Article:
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A Crazy Megaminx where some of the twelve circles move together with the surrounding layer and some not.
Released in December 2010 this puzzle is part of series of eight variants, all named after the eight planets of the solar system. After the "Crazy 3x3x3 Plus"-series this is the second series with eight variants named after the solar system. The symbols used for the megaminx are identical to the predecessor. They even show a square faces instead of a pentagon.
At first all varaints look identical to the Crazy Megaminx aka Circle Megaminx but the differences become visible when the variants are mixed up: On some sides the pieces within the circles move together with the surrounding layer, on others they do not. These differences are achieved with different face pieces connected to cores identical to every varaint.
With twelve sides there are 2^12=4096 possible configurations. Without symmetric duplicates there are 82 variants left. One variant is the traditional Megaminx (ALL circles turn together with the surrounding layer) and another one is the Circle megaminx.
Of the remaining 80 variants
* 8 have no symmetries at all.
* 42 have one symmetry.
* 12 have three symmetries.
The 8 implemented variants were chosen from the 18 remaining variants with more symmetries.
Mercury is the inverted variant of Jupiter.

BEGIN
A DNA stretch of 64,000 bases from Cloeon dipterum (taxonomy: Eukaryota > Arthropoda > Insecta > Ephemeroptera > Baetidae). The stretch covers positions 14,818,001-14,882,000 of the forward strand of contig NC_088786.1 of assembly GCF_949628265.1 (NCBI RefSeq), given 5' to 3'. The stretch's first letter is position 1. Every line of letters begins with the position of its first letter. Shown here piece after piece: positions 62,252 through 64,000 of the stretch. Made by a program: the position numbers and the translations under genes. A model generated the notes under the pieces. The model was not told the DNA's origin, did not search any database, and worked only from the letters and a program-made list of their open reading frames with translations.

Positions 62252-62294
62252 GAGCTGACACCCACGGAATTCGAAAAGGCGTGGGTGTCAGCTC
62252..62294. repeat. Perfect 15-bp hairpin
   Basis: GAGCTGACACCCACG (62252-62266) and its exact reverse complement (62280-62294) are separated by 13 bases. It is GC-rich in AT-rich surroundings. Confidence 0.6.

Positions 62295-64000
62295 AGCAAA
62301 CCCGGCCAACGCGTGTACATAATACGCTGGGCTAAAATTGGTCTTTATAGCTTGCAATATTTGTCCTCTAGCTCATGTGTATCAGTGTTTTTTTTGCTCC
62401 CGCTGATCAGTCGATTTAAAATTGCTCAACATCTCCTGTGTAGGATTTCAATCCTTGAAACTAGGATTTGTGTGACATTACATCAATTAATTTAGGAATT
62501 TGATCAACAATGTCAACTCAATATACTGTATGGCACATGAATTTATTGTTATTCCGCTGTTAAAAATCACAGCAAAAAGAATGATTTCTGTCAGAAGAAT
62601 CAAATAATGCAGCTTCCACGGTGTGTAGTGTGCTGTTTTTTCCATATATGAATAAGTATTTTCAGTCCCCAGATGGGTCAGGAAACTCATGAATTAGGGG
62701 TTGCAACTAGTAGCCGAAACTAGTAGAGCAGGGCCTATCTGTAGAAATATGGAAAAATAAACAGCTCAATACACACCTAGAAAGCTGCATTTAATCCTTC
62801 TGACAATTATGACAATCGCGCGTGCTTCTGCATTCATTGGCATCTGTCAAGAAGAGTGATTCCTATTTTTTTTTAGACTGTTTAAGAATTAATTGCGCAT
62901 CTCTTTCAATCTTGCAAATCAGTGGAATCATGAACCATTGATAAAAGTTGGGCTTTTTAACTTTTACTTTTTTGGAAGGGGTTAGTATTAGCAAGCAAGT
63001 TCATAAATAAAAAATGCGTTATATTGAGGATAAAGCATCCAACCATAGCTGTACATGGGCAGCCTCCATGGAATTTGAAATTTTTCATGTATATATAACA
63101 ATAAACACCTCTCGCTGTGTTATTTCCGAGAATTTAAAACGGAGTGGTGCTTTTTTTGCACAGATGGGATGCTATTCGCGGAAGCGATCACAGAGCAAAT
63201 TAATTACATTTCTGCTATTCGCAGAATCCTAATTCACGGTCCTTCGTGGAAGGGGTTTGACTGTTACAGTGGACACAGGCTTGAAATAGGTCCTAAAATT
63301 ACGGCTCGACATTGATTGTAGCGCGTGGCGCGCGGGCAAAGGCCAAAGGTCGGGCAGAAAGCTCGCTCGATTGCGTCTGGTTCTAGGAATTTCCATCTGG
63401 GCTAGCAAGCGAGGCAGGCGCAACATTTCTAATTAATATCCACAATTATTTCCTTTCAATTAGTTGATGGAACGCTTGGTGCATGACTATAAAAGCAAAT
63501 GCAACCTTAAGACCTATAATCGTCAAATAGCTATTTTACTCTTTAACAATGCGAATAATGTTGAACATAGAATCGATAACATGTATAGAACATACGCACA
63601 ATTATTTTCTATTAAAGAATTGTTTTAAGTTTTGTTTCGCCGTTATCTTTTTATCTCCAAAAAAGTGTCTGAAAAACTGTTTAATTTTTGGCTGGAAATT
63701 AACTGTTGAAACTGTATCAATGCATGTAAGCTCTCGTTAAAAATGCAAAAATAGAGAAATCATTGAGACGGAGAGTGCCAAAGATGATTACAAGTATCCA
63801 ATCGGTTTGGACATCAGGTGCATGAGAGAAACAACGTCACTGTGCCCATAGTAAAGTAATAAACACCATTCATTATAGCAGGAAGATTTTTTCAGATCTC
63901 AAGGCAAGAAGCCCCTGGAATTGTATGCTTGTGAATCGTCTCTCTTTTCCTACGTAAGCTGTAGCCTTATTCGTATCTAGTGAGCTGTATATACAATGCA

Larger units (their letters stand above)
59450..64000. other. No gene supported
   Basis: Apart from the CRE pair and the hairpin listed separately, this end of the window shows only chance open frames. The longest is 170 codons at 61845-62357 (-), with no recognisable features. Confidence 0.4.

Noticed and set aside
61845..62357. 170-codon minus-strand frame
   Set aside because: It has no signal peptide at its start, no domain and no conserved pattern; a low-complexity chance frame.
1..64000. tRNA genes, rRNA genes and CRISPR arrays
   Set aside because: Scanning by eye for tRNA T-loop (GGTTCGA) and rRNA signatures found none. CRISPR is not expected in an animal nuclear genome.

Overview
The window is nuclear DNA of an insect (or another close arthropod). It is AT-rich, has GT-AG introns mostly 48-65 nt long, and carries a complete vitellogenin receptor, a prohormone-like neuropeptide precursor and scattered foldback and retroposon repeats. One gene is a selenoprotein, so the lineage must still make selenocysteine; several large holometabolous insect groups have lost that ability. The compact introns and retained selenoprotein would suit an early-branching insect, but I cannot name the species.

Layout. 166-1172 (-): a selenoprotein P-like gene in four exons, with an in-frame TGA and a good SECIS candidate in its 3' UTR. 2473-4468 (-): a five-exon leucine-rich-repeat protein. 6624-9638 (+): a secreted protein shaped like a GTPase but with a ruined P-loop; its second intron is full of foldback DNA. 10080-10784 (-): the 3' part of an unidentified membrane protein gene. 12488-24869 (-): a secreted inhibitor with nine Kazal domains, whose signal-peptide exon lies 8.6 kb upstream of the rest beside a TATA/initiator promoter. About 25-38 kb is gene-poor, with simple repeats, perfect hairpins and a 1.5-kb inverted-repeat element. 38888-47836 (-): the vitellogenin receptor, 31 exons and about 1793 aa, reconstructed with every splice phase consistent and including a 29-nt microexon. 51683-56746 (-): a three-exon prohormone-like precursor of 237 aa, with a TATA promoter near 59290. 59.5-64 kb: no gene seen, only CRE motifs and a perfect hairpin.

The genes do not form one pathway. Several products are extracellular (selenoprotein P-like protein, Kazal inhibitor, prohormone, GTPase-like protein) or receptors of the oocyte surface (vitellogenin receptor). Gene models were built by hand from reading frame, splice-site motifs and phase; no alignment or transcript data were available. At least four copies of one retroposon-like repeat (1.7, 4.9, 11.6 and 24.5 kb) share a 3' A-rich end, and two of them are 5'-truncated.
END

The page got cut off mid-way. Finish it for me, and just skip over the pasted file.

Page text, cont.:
Earth is the inverted variant of Uranus.
Mars is he inverted variant of Neptune.
Saturn is its own inversion.
Venus' inverted variant is not in the series and has the lowest degree of symmetry of all implemented variants. Venus must have been chosen because all remaining ones with many symmetries were considered to be trivial (too similar to the traditional megaminx or the pure Crazy Megaminx) or too similar to the other seven variants.
All eight variants come with an identical colour scheme out of solidly coloured plastic pieces (without stickers) and a uniform package. The eight variants can be distinguished from the outside by the symbol (and name) on the white center piece.
In the variant "Mercury" two circles (opposite to each other) move together with the surrounding layer.
Thank you to the following people for their assistance in helping collect the information on this page: Andreas Nortmann, Linxiao Xu.
This puzzle can be found in collections of these members:
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